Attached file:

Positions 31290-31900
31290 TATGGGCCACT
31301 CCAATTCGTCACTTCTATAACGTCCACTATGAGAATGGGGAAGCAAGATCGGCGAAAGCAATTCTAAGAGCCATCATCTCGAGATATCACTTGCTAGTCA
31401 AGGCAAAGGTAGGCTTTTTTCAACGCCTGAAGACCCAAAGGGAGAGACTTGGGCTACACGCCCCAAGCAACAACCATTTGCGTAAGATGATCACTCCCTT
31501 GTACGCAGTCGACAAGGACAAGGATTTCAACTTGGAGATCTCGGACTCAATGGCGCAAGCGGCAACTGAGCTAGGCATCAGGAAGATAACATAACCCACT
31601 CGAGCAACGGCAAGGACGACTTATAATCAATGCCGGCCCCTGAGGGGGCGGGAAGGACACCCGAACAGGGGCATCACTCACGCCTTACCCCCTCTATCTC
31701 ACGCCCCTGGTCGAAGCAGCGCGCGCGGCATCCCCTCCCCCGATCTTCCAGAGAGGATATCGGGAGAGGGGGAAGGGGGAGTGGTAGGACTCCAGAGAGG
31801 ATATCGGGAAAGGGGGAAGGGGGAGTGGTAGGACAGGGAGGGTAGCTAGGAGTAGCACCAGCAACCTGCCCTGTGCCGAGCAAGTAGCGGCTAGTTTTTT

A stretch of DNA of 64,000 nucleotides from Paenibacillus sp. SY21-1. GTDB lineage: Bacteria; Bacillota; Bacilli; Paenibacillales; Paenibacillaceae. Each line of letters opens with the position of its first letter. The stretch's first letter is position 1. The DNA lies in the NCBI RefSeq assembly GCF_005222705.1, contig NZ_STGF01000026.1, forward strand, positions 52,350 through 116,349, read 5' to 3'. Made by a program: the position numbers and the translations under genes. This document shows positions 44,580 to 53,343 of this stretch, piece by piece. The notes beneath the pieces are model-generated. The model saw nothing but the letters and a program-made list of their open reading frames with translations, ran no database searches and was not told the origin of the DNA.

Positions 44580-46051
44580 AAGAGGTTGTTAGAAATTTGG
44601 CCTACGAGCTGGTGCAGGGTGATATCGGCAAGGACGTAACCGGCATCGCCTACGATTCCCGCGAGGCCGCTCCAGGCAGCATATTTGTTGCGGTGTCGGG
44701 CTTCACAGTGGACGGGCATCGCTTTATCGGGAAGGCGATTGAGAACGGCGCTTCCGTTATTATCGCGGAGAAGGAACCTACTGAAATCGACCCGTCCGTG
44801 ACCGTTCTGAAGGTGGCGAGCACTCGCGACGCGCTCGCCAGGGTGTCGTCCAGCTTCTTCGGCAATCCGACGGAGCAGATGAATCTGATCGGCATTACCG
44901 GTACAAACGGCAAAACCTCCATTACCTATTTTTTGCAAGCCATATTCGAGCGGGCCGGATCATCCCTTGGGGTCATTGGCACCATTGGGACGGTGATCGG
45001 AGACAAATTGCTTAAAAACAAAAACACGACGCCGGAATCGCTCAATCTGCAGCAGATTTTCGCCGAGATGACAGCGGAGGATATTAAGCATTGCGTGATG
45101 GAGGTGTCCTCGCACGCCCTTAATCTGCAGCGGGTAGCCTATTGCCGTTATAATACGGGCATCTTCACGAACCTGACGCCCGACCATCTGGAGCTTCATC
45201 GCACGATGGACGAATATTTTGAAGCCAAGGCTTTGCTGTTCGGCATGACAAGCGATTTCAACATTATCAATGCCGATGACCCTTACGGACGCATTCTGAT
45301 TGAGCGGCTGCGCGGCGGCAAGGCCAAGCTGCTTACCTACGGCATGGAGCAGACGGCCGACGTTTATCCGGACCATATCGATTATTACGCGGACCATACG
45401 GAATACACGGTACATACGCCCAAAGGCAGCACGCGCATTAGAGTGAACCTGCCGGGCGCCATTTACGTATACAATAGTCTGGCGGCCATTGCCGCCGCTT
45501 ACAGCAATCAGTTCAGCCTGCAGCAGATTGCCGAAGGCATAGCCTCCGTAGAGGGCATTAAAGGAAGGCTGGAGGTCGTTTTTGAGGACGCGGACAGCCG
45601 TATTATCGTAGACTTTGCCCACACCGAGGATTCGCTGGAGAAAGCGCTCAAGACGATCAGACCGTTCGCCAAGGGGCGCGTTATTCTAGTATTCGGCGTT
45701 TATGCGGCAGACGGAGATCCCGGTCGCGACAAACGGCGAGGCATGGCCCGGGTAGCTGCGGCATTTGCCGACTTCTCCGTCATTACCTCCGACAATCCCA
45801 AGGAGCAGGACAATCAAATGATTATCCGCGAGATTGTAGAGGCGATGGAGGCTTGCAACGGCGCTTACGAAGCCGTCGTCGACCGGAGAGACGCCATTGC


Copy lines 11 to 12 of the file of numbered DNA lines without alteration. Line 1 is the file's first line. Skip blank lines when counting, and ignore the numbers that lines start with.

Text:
44580 AAGAGGTTGTTAGAAATTTGG
44601 CCTACGAGCTGGTGCAGGGTGATATCGGCAAGGACGTAACCGGCATCGCCTACGATTCCCGCGAGGCCGCTCCAGGCAGCATATTTGTTGCGGTGTCGGG